My grandma always spoiled us rotten with scrumptious Italian meals, one of which is Carciofo (we pronounce it ka-chof). She used to always make it for my family once a year, usually during Lent, even though it is kind of expensive to buy enough artichokes to feed my family. It’s a meal my brothers and I would always request and she would always make it no matter how much she really didn’t feel like it because we are just so cute! It is a traditional meal for us that is very important and we wanted to make sure we never lost it.
My grandma passed away last year, and so we were extra diligent to keep the tradition going and were determined to have Carciofo for Good Friday even though we had no idea what we were doing. My mom and I used a scribbled and barely legible hand-written recipe of my grandma’s along with the recipe off the box of Sclafani Bread Crumbs, which she apparently always used. The bread crumbs can sometimes be found at regular supermarkets, like Stop ‘n Shop, in the pasta/International aisle. You might have to go to an Italian market for it though, or you can just use regular Italian seasoned bread crumbs. We just use this brand because it has the recipe on the carton and it’s what we like.
For those of you not in the know, Carciofo is whole artichokes with the leaves stuffed with an Italian bread crumb mixture and then baked. Then you pull off each individual leaf and eat the bread crumbs along with the meaty part of the leaf that was attached to the base. When you get to the bottom, you spoon out the weird prickly stuff and toss it out, and eat the heart. It’s messy, and takes some time, and you need many bowls to discard leaves into, but it is so very fun and perfect. It can also be prepared a few days ahead of time, which is kind of neat.
There is no way I can fully express how much I love this dish, and always have. Even when I was a kid I loved it, and kids are suppose to hate things like artichokes. A teacher in elementary school once asked me what my favorite food was and I could not remember the English name for it, I may have actually never learned it, and confused her greatly when I said “carciofo” and could in no way explain what it is. I ended up telling her to just trust me that it is really good.
Making it this year was confusing, and stressful, but in the end it was tasty and nostalgic and that made it all worth it. So while this recipe is not exactly my grandma’s, it is our best try to replicate our memories with the vague directions left behind.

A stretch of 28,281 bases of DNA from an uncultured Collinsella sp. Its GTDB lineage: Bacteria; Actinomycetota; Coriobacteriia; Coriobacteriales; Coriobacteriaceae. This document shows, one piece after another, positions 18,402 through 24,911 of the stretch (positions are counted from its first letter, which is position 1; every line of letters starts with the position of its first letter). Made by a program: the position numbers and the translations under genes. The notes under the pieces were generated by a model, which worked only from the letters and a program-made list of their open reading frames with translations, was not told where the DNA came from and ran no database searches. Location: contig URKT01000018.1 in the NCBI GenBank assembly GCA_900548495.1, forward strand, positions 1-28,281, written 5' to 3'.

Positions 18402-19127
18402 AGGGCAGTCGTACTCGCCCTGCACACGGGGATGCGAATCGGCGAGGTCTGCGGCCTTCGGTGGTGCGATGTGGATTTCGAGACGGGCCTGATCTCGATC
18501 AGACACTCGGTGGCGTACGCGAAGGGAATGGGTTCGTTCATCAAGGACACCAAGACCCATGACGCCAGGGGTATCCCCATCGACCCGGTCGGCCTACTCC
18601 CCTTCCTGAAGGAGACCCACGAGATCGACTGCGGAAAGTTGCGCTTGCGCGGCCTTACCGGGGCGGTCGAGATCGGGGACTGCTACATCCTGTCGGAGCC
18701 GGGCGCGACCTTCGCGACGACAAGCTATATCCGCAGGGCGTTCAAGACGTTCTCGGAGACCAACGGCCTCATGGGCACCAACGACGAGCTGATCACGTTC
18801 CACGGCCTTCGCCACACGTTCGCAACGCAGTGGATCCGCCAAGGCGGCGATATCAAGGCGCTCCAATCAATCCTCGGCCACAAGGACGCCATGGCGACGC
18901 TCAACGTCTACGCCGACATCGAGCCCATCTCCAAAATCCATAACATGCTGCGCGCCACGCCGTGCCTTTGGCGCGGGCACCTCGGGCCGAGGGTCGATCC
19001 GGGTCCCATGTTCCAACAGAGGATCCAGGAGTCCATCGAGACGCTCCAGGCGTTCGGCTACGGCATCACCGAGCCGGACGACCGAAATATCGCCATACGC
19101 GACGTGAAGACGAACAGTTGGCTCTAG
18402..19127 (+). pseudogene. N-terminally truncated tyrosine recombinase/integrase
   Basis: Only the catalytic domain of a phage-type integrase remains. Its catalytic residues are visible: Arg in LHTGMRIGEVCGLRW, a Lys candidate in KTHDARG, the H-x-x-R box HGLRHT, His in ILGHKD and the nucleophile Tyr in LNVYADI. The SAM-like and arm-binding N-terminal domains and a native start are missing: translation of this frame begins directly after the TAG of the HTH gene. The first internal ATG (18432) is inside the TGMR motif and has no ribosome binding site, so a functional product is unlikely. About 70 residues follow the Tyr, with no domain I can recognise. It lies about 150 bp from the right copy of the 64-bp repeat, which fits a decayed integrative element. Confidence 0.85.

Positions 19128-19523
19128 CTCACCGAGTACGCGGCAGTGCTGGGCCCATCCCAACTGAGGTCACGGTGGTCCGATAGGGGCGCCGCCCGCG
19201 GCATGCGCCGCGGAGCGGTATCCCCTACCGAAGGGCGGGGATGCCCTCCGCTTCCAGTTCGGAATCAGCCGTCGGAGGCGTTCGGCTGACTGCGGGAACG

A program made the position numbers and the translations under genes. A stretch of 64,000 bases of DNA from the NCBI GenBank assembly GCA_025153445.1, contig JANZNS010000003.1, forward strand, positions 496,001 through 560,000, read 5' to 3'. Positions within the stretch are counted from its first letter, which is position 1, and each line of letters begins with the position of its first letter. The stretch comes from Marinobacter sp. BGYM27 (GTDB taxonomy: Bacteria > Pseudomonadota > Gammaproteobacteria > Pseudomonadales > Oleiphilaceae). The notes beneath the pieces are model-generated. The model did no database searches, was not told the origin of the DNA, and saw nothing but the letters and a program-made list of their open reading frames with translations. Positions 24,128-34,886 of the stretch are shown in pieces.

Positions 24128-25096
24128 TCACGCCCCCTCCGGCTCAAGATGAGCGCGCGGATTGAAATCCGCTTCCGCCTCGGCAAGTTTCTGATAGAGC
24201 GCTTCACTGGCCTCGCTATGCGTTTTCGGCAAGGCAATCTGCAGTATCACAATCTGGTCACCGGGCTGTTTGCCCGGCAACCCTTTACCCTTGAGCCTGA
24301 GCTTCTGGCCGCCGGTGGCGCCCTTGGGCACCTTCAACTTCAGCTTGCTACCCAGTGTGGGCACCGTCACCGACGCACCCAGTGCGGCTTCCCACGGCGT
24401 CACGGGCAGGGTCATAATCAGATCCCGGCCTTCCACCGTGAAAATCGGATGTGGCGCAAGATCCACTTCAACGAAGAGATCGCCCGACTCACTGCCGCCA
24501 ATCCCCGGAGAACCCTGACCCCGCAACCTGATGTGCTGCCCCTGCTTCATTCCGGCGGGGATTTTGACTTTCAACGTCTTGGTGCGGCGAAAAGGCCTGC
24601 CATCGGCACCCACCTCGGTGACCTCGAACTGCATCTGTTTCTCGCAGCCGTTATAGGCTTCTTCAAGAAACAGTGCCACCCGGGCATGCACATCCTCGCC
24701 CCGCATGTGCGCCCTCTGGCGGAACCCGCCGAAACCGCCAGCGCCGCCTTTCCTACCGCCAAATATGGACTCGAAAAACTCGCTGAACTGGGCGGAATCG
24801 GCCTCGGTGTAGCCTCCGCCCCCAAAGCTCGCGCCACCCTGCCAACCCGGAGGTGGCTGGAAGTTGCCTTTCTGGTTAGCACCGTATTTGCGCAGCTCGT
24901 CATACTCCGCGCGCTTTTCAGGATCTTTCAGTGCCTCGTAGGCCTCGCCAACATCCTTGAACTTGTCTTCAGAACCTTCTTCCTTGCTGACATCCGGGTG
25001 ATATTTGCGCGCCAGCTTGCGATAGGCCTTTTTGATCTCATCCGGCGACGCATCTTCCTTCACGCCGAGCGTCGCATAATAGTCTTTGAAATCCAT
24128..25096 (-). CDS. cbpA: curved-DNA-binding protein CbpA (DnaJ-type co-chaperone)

Also I have no idea why the measurement for cheese is 10 tbsp., but that’s what my grandma wrote so that’s how we did it!
4 cups Sclafani bread crumbs
4 garlic cloves, minced
1/3 cup olive oil (plus more)
10 tbsp grated Roman cheese
4 tbsp fresh parsley, chopped
Salt and pepper
Oven temp: 350
Cut off each stalk and tip of the artichokes and remove some of the outer leaves if they seem too tough. Spread leaves open a little and place in a deep pan. Pour water in until it comes up about a third of the way to the top of the artichokes, cover and steam them on medium-low heat until slightly softened and leaves pull off easily, about an hour.
In a large pan, sautee the garlic in olive oil until golden brown, then remove from heat. Stir in bread crumbs, cheese, parsley, salt and pepper. Mixture will seem dry, but feel free to add more oil to make it more moist.
Place steamed artichokes in a baking pan. Gently open leaves up more and spoon bread crumb mixture into artichokes, making sure to get it into the all of the leaves.
*At this point, they can be covered and kept in the fridge for a day or two before you bake them. If you do this, just let them sit out for a little while to come to room temperature and then follow the same baking directions below.
Fill pan halfway up with water, drizzle olive oil over the artichokes, then cover tightly. Bake at 350 for 45 minutes. Add more water if necessary. Remove foil then bake for another 15 minutes until browned. There should always be water in the pan, so refill it if it’s getting low. Make sure you have extra napkins at your table, eat, and enjoy!